Come September, Fernandes will face another major test - one that will either prove his harshest critics or most ardent admirers right.
His bold and ambitious long-haul LCC AirAsiaX under Fly Asian Xpress Sdn Bhd (FAX) is scheduled to take off.
Yet, if by then, the KL-SIN route is still not in the bag, it is likely to pose as a major dampener.
The whole issue is going to hit the roof when we start AirAsiaX. We have to confront this issue when we start the long haul. Let’s say we start flying to Amritsar, in Punjab or Manchester in Britain and one day MAS decides there is a business class market there. Does that mean they cannot fly these routes? I disagree. Of course, they should be able to. I’m not asking for exclusivity when I develop a route, he says.
Below excerpts of the interview:
Rationalisation of domestic routes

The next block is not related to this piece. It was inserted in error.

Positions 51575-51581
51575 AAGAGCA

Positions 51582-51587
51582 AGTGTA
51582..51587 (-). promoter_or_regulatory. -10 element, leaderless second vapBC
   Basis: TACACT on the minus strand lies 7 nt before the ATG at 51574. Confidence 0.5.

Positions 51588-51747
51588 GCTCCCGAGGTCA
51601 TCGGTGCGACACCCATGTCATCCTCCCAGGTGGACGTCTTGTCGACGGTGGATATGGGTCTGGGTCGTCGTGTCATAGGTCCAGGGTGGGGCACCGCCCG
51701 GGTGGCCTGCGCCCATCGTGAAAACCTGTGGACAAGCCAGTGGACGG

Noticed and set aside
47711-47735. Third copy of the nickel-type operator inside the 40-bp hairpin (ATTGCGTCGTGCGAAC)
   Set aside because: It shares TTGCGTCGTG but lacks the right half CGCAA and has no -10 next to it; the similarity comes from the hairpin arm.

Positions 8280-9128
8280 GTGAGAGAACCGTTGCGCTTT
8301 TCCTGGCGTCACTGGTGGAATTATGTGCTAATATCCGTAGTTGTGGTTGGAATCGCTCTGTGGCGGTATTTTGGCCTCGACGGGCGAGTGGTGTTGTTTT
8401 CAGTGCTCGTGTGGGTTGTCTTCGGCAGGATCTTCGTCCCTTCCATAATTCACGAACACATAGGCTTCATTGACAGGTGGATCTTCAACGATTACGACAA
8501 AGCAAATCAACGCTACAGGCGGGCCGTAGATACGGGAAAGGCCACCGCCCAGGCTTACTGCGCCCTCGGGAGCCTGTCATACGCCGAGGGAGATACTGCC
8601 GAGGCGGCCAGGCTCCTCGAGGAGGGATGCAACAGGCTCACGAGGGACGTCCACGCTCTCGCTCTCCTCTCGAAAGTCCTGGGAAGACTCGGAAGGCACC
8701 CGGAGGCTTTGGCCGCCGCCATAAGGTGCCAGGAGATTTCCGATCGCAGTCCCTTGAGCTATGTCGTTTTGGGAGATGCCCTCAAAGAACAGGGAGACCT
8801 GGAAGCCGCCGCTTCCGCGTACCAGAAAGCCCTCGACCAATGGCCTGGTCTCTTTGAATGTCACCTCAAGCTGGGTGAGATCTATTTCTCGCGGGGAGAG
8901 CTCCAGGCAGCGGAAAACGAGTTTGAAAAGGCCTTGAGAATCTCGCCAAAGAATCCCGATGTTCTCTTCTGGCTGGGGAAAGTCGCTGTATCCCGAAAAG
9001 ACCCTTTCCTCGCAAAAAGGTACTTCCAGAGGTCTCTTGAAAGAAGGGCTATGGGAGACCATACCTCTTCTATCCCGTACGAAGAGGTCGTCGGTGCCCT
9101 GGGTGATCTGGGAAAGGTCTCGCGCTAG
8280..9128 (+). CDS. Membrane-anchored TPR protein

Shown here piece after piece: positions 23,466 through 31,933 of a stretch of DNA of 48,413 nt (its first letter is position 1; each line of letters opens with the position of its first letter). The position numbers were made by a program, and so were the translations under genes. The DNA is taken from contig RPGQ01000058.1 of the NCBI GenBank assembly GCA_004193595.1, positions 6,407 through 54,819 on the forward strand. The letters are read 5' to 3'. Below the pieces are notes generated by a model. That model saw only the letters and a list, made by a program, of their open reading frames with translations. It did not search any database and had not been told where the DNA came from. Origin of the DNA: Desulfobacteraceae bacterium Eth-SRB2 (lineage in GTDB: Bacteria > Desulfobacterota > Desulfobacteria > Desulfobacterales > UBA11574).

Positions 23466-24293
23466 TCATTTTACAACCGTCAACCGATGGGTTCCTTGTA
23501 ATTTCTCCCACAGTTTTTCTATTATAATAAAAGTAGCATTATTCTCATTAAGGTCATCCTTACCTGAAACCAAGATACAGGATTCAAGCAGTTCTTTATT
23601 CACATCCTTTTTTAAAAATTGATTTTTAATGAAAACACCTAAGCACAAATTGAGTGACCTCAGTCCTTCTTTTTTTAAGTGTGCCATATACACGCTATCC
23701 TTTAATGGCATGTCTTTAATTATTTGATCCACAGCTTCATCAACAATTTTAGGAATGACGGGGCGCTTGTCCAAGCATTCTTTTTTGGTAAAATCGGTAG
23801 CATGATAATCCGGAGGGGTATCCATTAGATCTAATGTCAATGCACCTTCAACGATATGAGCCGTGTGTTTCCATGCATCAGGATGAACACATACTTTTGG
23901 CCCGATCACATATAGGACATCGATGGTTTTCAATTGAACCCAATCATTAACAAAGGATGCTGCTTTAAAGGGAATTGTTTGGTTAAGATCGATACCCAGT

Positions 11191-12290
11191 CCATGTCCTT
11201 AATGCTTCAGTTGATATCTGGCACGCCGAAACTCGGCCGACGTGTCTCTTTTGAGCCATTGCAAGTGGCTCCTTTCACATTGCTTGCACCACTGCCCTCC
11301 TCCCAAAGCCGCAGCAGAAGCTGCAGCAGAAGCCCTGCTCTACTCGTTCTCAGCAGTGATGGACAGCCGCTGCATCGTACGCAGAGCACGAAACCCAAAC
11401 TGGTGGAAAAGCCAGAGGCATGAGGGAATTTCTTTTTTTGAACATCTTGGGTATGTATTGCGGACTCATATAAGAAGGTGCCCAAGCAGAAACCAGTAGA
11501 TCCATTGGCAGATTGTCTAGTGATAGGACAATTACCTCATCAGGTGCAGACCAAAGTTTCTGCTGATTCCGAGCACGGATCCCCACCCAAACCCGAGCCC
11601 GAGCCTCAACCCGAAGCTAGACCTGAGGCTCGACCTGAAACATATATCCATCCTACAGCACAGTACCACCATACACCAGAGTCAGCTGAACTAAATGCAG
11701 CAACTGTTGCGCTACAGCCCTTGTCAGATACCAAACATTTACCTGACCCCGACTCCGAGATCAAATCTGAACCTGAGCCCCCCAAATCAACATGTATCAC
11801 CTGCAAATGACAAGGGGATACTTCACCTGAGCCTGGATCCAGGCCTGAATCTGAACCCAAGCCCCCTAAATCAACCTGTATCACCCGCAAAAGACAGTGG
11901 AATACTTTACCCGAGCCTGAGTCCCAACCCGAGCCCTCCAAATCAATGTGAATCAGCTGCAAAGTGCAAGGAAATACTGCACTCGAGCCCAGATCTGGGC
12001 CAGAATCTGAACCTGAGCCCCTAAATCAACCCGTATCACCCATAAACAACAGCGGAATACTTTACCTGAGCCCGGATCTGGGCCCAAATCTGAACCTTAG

The rationalization decision was a huge success because MAS, which never made money on the domestic routes, is now doing so on on these same routes. AirAsia is also making money on the domestic routes. Both our traffics have grown.
At the start of the rationalisation exercise, the Government wanted to avoid wasteful competition. Initially, we were the drivers as we couldnt compete against a fully subsidised domestic airline. So, we called for a level playing field. We asked for two things - routes and the removal of subsidies. When the Government looked at the plan, they thought one airline should focus on international and the other on domestic and regional. With that, initially we were given all the routes, except for four trunk routes.
Then MAS came out and said that they needed more routes, so they got 12 routes.
The Government also wanted us to take over the Rural Air Services (RAS). It was difficult because we were so fixated with the one aircraft one model concept but we took it.
Then MAS decided that it can make money on the domestic routes. Dont get me wrong. That’s business and it’s fair. Idris was new at that time and he didnt want to lose the domestic routes.
He said MAS had a lot of fixed overheads, which required the domestic revenue. So it became 22 routes and then few more.
In the end we didnt care. Consumers shouldnt be disadvantaged. Consumers in Johor Bahru were freaking out saying they wanted MAS back, so we didnt object.